Lighting as a Service (LaaS)

July 27, 2015

The LED (light-emitting diode) market is expected to grow from $2 billion in 2014 to $25 billion in 2023. To take advantage of the tremendous cost and energy savings garnered from using LED lights, government organizations, restaurants and hospitals are retrofitting buildings and switching from traditional lighting to LEDs. To cater to the growing market for LED lights and to ease the installation and conversion costs, manufacturers and software companies have introduced the lighting as a service (LaaS) model as a new approach to install and control LED lights.

Lighting is powered, connected and controlled digitally through LaaS.  The digital innovation stemming from this initiative encompasses short- and long-term gains such as reduced energy costs, increased energy efficiency and control, and the ability to harness and examine a vast array of digital analytics.

The LaaS approach could amount to major cost savings for facilities such as restaurants and hospitals. Lighting encompasses a significant portion of energy consumption in hospitals—more than 10 percent of total energy usage according to the U.S. Department of Energy. On top of this, every watt of electricity used for lighting generates heat, which requires hospitals to invest more energy on cooling, which amounts to greater cost.

Tremendous costs savings can be harnessed by retrofitting traditional hospital lighting systems with LED lights and utilizing an LaaS system.  LED lights have about a 6-10 year lifespan when operated continuously, whereas florescent lights need to be changed every year—which adds up in maintenance fees. Facility administrators can incorporate daylighting controls in patient rooms or public spaces with large window areas, saving on energy consumption and costs.  Controlling the lighting system to utilize more natural light during the day in large window spaces has non-energy benefits as well.  According to the U.S. Department of Energy, exposure to natural lighting can lead to a 12% increase in patient recovery time, 2.5% lower staff absenteeism, increased productivity and job satisfaction, and heightened psychological well-being. Spaces that are frequently unoccupied such as restrooms, service areas, stairwells and mechanical rooms can be controlled and dimmed through a LaaS system as well to reduce energy consumption and costs.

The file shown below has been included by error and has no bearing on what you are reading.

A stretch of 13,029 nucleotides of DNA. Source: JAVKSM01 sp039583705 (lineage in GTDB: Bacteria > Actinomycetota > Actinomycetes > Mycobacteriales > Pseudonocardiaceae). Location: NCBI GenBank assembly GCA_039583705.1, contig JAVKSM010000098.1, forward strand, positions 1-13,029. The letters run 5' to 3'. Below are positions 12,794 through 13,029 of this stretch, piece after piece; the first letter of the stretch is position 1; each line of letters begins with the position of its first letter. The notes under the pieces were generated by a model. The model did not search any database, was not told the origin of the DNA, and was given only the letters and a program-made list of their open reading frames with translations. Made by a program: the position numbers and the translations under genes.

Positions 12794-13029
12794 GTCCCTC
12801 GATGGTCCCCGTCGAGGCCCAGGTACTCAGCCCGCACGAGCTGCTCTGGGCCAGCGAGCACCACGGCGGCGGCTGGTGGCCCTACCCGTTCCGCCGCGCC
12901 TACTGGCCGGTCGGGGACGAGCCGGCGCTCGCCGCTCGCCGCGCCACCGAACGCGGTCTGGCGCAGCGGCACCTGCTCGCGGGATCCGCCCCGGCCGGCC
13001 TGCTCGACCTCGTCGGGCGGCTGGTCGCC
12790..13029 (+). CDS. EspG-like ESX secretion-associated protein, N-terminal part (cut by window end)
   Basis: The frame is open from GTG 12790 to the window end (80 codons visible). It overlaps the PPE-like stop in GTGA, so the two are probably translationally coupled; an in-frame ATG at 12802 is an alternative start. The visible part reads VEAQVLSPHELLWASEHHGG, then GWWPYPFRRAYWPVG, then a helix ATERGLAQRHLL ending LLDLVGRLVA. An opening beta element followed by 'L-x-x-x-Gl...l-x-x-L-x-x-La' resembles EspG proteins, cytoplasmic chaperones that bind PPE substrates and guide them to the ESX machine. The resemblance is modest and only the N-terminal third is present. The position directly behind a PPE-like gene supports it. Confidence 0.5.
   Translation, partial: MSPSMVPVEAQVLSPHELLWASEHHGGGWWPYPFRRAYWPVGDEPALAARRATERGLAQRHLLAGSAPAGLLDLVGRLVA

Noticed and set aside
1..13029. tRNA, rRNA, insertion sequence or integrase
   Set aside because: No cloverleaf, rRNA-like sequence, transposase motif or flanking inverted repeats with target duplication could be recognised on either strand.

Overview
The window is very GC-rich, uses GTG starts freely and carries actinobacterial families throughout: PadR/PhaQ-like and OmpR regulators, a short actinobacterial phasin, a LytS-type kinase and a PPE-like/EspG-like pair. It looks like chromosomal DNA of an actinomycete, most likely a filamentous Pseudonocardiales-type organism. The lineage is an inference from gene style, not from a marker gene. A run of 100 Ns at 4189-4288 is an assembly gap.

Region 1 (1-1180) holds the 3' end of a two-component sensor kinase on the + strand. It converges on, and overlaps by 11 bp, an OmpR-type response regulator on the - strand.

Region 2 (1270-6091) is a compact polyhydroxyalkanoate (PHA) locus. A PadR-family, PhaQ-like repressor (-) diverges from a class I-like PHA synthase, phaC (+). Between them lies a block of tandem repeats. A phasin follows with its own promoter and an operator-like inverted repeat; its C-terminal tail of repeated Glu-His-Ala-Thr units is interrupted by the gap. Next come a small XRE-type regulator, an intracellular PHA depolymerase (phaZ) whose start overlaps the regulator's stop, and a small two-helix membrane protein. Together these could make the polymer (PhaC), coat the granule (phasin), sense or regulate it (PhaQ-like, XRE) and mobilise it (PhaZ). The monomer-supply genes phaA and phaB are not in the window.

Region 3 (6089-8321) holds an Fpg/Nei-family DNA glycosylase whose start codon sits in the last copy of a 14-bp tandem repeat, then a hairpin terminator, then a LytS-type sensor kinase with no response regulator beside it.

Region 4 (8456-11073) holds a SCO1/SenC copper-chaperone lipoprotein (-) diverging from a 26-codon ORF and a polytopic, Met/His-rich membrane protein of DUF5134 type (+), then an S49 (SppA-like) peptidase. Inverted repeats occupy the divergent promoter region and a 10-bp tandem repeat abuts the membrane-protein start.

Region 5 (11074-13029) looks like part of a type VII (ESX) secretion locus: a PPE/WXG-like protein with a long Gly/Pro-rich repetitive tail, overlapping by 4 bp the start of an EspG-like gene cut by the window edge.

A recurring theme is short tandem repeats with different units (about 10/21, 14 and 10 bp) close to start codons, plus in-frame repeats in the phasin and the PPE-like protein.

In addition to the cost savings, the way a company can pay for lighting as a service can also benefit their cash flow.  Some companies that sell and support LaaS bundle everything together into a managed service offering. The user pays month by month with no upfront capital expenses, giving the customer an immediate return on investment. Instead, the cost of the project is paid through the energy and maintenance savings the project yields per year, for a set number of years. Typically, the service provider also monitors and maintains the system during the life of the contract and recycles or reclaims any parts of the system that must be replaced. As long as the service provider is able to charge less than the annual savings, the customer comes out ahead without exposure to high capital expenditure risks.

When one studies the growing movement to convert to LED fixtures, it is clear that embracing LED lights and smart technology encompass the future of lighting.  Cutting down on energy costs and increasing control over lighting systems and energy consumption is a priority for many facility managers, and switching to LED lighting while conserving cash flow with the LaaS model can deliver both objectives.  The LaaS model is predicted to revolutionize the LED market and the lighting market overall given these tremendous opportunities.

For information on how Igor provides lighting as a service, contact Igor today.